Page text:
I think a lot about what it is I want from cis straight white men. They rarely succeed when they tell our stories, but we don’t need any more just about them. Should they stop creating altogether? That doesn’t seem practical.
The obvious answer is collaboration. Film and television, especially television, are such deeply collaborative mediums. Work with people different than you and actually listen to them. That’s a good lesson for anyone.
But there will always be writer/directors who work by themselves in those positions. And what about them? Well, we have an answer. Don’t try to tell our important stories. Just cast us as the fucking awesome lead in your vampire movie!
Brad Michael Elmore’s Bit isn’t a landmark film about the trans experience. But God is it fun. And it’s not without meaning.
Before getting vampired, Laurel, played by Nicole Maines, is just a regular 18-year-old trans girl with protective parents and no idea what she wants to do with her life. She decides to spend the summer with her brother in Los Angeles and that’s when things get interesting.
Anyone who watches Supergirl knows just how talented Maines is and she carries this movie with ease. She’s so casually present on screen and she absolutely kills a one-liner.
On her first night in LA, Laurel goes with her brother to a concert where she meets Izzy. There are immediate sparks. I watched this whole scene through my fingers, not out of fear of what might happen, but out of hope for what could. They end up on a roof. Laurel is so awkward and charming and overwhelmed. Then Izzy asks her why she’s sitting so far away. Laurel nervously looks down. Izzy says she didn’t just want to show her the roof.
Laurel says she’s nervous and Izzy asks if she’s too nervous to scoot over. Laurel shakes her head and moves closer. And they kiss.
I know I just said this wasn’t a landmark film about the trans experience, but I have literally never seen a gay meet cute with a trans woman like this on screen ever. And baby you know that’s a part of my trans experience!
Let’s not forget this is a vampire movie. The scene ends with Izzy sinking her fangs into Laurel’s neck, turning her, and beginning the meat of the film. But this seduction wasn’t just for show. Izzy explains later that people you’re attracted to taste better. SWOON.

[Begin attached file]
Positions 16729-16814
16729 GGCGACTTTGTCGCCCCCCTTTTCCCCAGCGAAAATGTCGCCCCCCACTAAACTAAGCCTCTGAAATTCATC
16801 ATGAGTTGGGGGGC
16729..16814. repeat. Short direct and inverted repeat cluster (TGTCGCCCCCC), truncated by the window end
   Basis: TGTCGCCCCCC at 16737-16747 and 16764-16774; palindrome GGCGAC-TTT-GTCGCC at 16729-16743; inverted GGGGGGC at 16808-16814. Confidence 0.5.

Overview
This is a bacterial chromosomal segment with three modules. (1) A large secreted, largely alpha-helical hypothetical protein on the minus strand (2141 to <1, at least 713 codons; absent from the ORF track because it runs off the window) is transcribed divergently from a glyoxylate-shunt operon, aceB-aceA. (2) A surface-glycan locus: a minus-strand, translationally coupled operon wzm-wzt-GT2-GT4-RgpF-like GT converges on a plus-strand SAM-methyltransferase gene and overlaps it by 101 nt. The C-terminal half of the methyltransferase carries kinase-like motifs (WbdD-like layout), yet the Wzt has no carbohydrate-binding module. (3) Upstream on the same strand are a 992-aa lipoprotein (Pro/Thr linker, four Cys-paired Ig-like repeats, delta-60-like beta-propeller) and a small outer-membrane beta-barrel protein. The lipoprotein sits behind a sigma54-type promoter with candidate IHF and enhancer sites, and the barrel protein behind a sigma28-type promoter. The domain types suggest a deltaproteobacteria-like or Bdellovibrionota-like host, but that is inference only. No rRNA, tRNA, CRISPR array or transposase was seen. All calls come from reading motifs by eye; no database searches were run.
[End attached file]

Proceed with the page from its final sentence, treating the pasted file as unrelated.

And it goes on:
Laurel gets accepted by Izzy and her vampire friends, including their leader Duke, who identifies as a “full blown fucking dyke.” But there are rules. No mind control on other vampires, and, most importantly, no turning men. Laurel asks about herself and Duke says it never even crossed her mind. Because in vampire club trans women are women!
Duke explains that they try to only eat men who deserve to die. It’s about 80/20. And it’s hilarious to see who they decide deserves it. Sure, they eat rapists. But they also eat a guy who pompously explains that it’s time we start listening to women as he rambles on and on.
Laurel struggles with the morality of her newfound vampirism, especially once she learns that a former member of the clique was banished for loving a man. She also doesn’t know where her brother or gay male best friend from home fit into her new misandrist life.
Throughout all this you feel Elmore grappling with his own place in the world, wondering if he should just disappear and hoping the answer is no. But this isn’t as annoying as it might sound. He’s smart enough to realize the appeal of separatism, the justifiable rage that Duke feels towards heteropatriarchy. He’s smart enough to let the film mostly be the queer soft-feminist vampire movie we all showed up to see.
But it’s true that sweet brothers and gay best friends don’t fit into separatism. It’s true that bisexuals sometimes fall in love with cis men. It’s tempting to solve the world’s problems with clear distinctions and new exclusions, but it’s not sustainable or fair. Sometimes a cis dude casts a trans woman as the lead in his movie and actually makes something good.
Duke says she dreams of a world where all women are vampires and it’s men who are afraid to jog at night. And I say a little fear still doesn’t hurt. Elmore got it right this time, but as long as he’s making work about queer women he should never forget his responsibility. He should never forget that we bite.
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